In a new book about the antiparty feeling of the early political leaders of the United States, Ralph Ketcham argues that the first six Presidents differed decisively from later Presidents because the first six held values inherited from the classical humanist tradition of eighteenth-century England. In this view, government was designed not to satisfy the private desires of the people but to make them better citizens; this tradition stressed the disinterested devotion of political leaders to the public good. Justice, wisdom, and courage were more important qualities in a leader than the ability to organize voters and win elections. Indeed, leaders were supposed to be called to office rather than to run for office. And if they took up the burdens of public office with a sense of duty, leaders also believed that such offices were naturally their due because of their social preeminence or their contributions to the country. Given this classical conception of leadership, it is not surprising that the first six Presidents condemned political parties. Parties were partial by definition, self-interested, and therefore serving something other than the transcendent public good.
Even during the first presidency (Washington's), however, the classical conception of virtuous leadership was being undermined by commercial forces that had been gathering since at least the beginning of the eighteenth century. Commerce—its profit-making, its self-interestedness, its individualism—became the enemy of these classical ideals. Although Ketcham does not picture the struggle in quite this way, he does rightly see Jackson's tenure (the seventh presidency) as the culmination of the acceptance of party, commerce, and individualism. For the Jacksonians, nonpartisanship lost its relevance, and under the direction of Van Buren, party gained a new legitimacy. The classical ideals of the first six Presidents became identified with a privileged aristocracy, an aristocracy that had to be overcome in order to allow competition between opposing political interests. Ketcham is so strongly committed to justifying the classical ideals, however, that he underestimates the advantages of their decline. For example, the classical conception of leadership was incompatible with our modern notion of the freedoms of speech and press, freedoms intimately associated with the legitimacy of opposing political parties.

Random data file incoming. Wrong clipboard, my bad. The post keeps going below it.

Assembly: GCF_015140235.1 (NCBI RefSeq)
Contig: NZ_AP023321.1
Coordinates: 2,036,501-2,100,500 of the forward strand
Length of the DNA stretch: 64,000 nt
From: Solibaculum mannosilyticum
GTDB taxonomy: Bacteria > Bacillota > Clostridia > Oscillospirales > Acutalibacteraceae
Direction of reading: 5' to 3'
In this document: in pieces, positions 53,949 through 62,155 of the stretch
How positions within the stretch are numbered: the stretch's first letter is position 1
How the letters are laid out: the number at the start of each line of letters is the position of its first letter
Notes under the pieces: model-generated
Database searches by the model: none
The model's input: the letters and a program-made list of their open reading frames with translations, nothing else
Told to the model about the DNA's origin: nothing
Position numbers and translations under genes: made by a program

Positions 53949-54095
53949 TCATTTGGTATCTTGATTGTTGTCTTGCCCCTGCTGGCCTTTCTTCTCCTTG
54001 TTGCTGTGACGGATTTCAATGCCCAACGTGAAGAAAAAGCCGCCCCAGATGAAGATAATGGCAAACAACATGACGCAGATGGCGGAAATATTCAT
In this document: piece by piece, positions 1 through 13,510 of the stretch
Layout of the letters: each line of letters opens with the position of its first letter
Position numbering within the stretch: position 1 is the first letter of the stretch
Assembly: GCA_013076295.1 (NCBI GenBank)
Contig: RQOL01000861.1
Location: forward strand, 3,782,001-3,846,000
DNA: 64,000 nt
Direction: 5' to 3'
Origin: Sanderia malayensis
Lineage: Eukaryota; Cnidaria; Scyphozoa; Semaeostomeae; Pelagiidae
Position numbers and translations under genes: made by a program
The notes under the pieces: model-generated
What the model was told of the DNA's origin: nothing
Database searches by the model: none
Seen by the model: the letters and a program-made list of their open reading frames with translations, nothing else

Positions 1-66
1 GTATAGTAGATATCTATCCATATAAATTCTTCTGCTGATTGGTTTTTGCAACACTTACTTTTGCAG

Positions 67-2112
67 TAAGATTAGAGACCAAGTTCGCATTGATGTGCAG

It can be inferred that the author of the passage would be most likely to agree that modern views of the freedoms of speech and press are
values closely associated with the beliefs of the aristocracy of the early United States
political rights less compatible with democracy and individualism than with classical ideals
political rights uninfluenced by the formation of opposing political parties
values not inherent in the classical humanist tradition of eighteenth-century England
values whose interpretation would have been agreed on by all United States Presidents
这个题目的关键词十分明显，定位很容易“For example, the classical conception of leadership was incompatible with our modern notion of the freedoms of speech and press, freedoms intimately associated with the legitimacy of opposing political parties.”。这是文中的最后部分。
A选项：是与早期美国贵族统治关系紧密的价值观。根据定位句的前半句，我们知道，言论自由与古典的观点是矛盾的（在第二段的“The classical ideals of the first six Presidents became identified with a privileged aristocracy”中，古典观点和贵族统治被划了等号）。所以这个选项是错误的。
C选项： 政治权力未受反对党的组成的影响。这个的关键词在“freedoms intimately associated with the legitimacy of opposing political parties.”。原句是在解释自由的来源是什么。